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Justin-Tan
212 Stars 36 Forks Apache License 2.0 207 Commits 8 Opened issues

Description

Pytorch implementation of High-Fidelity Generative Image Compression + Routines for neural image compression

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high-fidelity-generative-compression

Pytorch implementation of the paper "High-Fidelity Generative Image Compression" by Mentzer et. al.. This repo also provides general utilities for lossless compression that interface with Pytorch. For the official (TensorFlow) code release, see the TensorFlow compression repo.

About

This repository defines a model for learnable image compression based on the paper "High-Fidelity Generative Image Compression" (HIFIC) by Mentzer et. al.. The model is capable of compressing images of arbitrary spatial dimension and resolution up to two orders of magnitude in size, while maintaining perceptually similar reconstructions. Outputs tend to be more visually pleasing than standard image codecs operating at higher bitrates.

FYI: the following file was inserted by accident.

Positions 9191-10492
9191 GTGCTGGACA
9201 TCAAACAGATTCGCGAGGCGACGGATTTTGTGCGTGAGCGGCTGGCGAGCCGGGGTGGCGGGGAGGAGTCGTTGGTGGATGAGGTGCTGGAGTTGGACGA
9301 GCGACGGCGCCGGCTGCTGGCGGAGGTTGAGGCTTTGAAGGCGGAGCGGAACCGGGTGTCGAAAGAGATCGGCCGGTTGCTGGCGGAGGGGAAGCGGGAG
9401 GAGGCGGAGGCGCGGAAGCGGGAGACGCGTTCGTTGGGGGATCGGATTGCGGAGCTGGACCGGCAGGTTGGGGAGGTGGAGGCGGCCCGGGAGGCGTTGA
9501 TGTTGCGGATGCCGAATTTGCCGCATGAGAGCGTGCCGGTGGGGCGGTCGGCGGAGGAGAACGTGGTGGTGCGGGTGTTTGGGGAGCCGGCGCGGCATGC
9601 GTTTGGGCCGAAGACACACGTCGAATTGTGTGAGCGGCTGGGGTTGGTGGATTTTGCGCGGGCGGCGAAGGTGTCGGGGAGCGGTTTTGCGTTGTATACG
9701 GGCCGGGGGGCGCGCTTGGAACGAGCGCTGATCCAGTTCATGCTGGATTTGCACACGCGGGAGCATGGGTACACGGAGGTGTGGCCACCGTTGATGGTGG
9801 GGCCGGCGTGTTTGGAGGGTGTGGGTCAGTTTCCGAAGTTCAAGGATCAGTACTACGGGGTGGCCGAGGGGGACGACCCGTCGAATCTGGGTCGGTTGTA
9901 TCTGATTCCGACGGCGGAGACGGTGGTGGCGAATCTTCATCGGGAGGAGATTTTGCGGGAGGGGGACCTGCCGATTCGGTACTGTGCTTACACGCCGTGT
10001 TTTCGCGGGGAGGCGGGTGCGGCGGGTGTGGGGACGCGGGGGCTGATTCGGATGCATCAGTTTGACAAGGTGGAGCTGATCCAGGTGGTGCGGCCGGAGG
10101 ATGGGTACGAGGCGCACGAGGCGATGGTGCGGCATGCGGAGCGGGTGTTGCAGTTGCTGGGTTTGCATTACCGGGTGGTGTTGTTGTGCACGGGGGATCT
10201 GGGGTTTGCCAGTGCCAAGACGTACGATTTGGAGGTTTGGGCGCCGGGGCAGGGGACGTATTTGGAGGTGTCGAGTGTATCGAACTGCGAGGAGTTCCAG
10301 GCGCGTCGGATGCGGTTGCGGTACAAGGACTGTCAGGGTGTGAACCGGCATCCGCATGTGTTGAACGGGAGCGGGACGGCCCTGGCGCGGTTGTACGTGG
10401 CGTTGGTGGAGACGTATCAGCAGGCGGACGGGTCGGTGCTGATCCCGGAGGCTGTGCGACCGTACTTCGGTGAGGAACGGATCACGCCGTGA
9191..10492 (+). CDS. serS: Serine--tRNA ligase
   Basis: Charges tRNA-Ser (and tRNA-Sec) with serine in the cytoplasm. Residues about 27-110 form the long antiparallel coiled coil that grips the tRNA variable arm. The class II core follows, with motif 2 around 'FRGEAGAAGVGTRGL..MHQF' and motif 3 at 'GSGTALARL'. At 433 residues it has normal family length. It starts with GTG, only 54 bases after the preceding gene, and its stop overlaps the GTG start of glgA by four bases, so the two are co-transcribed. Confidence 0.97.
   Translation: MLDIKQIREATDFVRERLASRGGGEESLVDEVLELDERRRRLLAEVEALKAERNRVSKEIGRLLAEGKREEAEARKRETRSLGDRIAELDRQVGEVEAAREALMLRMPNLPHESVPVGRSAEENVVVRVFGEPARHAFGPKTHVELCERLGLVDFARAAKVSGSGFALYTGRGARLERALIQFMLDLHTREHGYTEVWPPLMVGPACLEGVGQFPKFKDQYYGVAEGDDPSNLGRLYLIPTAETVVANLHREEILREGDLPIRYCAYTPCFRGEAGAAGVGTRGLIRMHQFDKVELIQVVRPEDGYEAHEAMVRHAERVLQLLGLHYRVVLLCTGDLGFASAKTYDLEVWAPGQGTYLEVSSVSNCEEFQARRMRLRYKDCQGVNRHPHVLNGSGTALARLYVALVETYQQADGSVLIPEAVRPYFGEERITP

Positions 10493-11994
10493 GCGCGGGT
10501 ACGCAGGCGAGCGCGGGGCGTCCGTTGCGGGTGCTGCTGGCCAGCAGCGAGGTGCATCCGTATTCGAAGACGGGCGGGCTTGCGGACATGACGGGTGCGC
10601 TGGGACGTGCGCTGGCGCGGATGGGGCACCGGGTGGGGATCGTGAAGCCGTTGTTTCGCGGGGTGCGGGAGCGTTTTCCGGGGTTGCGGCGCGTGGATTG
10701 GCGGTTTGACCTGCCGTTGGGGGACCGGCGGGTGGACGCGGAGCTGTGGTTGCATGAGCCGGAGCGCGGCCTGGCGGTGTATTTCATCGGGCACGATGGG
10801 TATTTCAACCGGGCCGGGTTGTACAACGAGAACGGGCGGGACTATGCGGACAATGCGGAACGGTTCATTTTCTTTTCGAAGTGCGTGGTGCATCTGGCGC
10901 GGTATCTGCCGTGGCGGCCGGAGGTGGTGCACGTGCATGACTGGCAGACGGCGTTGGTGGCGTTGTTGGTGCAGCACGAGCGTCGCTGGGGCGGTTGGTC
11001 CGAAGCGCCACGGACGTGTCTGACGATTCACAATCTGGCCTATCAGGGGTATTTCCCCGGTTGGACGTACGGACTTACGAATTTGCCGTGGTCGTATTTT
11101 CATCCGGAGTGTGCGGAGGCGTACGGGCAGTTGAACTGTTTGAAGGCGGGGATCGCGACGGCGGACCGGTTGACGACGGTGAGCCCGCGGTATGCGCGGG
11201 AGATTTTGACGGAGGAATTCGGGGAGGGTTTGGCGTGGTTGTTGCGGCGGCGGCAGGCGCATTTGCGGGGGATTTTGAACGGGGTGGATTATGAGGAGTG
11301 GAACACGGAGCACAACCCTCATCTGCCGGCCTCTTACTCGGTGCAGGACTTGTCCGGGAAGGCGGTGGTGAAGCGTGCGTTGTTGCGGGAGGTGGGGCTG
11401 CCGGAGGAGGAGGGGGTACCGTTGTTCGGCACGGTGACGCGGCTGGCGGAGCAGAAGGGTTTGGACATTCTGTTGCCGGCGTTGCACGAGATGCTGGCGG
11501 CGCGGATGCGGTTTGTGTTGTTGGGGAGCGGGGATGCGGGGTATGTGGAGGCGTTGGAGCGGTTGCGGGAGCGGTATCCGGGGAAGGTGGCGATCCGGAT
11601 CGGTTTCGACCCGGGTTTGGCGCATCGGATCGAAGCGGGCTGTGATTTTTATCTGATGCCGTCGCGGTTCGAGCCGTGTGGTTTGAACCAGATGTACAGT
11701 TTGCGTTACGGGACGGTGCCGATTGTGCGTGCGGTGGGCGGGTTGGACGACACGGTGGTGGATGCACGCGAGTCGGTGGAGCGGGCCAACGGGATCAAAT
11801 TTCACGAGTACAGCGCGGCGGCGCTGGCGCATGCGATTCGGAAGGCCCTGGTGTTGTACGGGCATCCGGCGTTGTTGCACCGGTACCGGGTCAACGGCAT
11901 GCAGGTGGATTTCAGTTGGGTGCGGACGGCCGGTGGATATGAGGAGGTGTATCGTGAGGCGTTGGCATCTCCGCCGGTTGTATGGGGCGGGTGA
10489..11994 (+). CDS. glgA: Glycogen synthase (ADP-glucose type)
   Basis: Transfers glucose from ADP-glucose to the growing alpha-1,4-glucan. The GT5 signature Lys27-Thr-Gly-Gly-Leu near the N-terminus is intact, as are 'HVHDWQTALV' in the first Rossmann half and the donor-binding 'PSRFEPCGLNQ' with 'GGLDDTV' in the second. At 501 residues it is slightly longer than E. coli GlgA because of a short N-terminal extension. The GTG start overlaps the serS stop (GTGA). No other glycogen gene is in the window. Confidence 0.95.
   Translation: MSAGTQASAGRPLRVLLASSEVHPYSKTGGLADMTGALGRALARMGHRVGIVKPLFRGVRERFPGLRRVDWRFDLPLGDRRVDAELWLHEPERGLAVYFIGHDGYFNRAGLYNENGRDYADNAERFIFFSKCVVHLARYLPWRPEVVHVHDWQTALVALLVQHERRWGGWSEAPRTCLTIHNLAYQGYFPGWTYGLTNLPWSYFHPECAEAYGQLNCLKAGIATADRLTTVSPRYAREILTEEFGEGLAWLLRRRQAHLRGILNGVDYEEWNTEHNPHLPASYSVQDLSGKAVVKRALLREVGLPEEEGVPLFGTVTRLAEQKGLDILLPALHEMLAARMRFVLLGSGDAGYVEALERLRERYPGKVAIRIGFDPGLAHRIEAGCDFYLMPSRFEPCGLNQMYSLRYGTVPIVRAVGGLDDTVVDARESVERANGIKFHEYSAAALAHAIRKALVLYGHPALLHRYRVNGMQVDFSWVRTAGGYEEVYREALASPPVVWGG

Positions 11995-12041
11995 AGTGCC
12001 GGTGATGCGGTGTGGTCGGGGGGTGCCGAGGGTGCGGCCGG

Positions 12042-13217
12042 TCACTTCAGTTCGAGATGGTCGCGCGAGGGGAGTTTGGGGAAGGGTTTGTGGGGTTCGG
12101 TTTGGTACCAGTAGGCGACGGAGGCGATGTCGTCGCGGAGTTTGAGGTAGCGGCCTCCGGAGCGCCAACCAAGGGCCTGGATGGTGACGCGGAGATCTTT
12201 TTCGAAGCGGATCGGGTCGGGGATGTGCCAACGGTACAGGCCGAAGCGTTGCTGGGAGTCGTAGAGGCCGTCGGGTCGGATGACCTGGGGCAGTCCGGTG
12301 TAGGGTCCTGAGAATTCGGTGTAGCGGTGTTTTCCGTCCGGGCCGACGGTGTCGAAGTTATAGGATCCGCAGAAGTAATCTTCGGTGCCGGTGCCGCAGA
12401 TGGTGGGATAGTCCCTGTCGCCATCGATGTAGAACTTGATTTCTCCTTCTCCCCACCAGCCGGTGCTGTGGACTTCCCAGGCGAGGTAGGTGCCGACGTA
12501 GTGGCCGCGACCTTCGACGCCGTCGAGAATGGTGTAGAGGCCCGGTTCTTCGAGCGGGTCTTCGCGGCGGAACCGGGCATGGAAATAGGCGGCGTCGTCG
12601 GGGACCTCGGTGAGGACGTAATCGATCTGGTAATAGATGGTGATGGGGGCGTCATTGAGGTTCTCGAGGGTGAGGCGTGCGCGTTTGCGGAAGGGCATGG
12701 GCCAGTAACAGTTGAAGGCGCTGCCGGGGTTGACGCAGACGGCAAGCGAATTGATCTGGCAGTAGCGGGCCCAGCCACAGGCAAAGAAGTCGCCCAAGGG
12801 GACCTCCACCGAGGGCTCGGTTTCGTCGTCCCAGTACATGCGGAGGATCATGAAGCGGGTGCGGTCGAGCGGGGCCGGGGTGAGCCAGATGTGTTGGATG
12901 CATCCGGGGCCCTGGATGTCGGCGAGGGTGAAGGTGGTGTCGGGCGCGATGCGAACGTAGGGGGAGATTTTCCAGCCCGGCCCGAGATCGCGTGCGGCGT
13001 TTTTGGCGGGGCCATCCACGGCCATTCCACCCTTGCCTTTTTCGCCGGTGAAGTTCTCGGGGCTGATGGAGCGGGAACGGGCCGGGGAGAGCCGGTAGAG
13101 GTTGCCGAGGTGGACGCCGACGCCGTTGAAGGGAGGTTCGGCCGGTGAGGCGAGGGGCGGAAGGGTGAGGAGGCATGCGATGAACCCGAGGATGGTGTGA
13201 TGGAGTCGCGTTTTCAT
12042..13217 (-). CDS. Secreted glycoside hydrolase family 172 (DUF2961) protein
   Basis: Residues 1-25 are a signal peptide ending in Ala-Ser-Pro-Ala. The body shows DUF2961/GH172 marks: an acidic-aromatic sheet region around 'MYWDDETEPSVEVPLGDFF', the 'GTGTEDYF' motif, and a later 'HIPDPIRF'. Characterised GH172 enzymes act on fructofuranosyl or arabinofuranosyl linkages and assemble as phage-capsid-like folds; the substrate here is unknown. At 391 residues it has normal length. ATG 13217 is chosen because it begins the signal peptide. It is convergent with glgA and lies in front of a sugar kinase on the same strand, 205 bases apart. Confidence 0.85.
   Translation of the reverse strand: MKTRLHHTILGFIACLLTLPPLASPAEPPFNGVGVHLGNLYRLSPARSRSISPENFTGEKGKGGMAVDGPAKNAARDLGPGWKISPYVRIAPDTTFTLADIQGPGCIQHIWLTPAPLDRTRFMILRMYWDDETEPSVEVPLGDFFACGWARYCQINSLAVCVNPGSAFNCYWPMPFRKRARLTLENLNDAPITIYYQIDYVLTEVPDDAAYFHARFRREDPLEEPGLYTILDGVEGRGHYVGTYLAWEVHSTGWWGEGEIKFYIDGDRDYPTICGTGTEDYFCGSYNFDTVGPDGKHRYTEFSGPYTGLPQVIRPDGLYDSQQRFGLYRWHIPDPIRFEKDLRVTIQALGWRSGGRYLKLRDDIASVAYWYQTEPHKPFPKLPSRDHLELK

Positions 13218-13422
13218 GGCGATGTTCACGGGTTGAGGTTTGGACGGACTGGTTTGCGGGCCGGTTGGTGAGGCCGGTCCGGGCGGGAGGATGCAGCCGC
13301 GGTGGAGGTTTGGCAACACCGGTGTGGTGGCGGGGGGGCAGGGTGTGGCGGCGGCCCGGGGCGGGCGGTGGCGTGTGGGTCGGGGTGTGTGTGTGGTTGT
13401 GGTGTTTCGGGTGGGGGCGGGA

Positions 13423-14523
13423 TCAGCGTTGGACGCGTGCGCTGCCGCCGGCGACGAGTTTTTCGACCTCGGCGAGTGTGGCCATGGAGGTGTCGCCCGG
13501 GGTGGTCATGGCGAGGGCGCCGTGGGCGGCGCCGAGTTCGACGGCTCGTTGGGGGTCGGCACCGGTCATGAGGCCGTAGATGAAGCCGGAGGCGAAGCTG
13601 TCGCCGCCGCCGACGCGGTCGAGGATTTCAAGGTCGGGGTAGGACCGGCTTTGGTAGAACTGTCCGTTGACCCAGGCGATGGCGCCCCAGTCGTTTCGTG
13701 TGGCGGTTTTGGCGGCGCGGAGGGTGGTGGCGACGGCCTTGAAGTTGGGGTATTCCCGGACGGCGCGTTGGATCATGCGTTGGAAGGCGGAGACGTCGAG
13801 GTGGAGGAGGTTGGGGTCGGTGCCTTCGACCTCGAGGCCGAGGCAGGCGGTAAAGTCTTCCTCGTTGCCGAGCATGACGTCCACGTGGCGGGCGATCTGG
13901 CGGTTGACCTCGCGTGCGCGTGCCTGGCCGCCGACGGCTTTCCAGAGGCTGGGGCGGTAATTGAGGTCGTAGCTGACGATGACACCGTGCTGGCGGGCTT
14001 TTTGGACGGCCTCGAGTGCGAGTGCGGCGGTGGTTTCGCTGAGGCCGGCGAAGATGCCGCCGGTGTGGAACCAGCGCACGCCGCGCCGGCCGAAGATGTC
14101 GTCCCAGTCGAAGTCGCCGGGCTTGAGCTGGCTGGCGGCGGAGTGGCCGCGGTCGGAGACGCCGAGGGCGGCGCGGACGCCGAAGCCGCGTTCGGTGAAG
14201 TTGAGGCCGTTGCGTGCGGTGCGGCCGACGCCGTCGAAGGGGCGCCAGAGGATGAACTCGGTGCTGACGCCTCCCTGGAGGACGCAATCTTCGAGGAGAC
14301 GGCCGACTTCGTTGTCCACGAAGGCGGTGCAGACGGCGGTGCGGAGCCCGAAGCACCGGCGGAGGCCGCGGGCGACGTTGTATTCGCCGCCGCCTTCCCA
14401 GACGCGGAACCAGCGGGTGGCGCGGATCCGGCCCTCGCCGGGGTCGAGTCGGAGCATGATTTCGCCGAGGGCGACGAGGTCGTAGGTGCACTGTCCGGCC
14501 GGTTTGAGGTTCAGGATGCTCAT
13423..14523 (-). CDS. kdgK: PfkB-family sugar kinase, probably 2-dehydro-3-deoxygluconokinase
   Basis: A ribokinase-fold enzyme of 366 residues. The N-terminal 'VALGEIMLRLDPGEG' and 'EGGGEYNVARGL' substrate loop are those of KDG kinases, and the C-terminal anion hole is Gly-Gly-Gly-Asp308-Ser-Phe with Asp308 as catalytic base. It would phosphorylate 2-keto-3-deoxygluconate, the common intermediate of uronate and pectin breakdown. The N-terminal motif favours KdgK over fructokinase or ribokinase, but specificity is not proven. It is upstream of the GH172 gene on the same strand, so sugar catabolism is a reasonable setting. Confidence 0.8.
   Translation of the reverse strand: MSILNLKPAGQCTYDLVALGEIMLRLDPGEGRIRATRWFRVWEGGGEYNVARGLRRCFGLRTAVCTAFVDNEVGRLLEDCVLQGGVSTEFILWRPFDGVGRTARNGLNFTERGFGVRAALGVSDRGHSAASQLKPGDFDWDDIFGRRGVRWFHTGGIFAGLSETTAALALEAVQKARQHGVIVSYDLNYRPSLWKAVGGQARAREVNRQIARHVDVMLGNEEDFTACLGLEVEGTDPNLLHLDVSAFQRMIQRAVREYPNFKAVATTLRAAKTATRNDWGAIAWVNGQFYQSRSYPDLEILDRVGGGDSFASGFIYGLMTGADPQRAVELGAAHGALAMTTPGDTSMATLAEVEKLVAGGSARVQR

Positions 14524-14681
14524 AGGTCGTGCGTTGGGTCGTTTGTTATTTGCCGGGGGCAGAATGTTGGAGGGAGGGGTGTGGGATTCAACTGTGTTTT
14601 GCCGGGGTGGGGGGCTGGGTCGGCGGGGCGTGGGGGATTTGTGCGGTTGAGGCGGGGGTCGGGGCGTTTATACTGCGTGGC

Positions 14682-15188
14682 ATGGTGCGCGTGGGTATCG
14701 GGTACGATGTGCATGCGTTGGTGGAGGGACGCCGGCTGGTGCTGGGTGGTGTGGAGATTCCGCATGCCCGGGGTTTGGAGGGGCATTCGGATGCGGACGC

This repository also includes a partial port of the Tensorflow Compression library - which provides general tools for neural image compression in Pytorch.

Open In Colab

You can play with a demonstration of the model in Colab, where you can upload and compress your own images.

Example

Original

HiFIC
guess guess

Original: (6.01 bpp - 2100 kB) | HiFIC: (0.160 bpp - 56 kB). Ratio: 37.5.

The image shown is an out-of-sample instance from the CLIC-2020 dataset. The HiFIC image is obtained by reconstruction via a learned model provided below.

Note that the learned model was not adapted in any way for evaluation on this image. More sample outputs from this model can be found at the end of the README and in EXAMPLES.md.

Note

The generator is trained to achieve realistic and not exact reconstruction. It may synthesize certain portions of a given image to remove artifacts associated with lossy compression. Therefore, in theory images which are compressed and decoded may be arbitrarily different from the input. This precludes usage for sensitive applications. An important caveat from the authors is reproduced here:

"Therefore, we emphasize that our method is not suitable for sensitive image contents, such as, e.g., storing medical images, or important documents."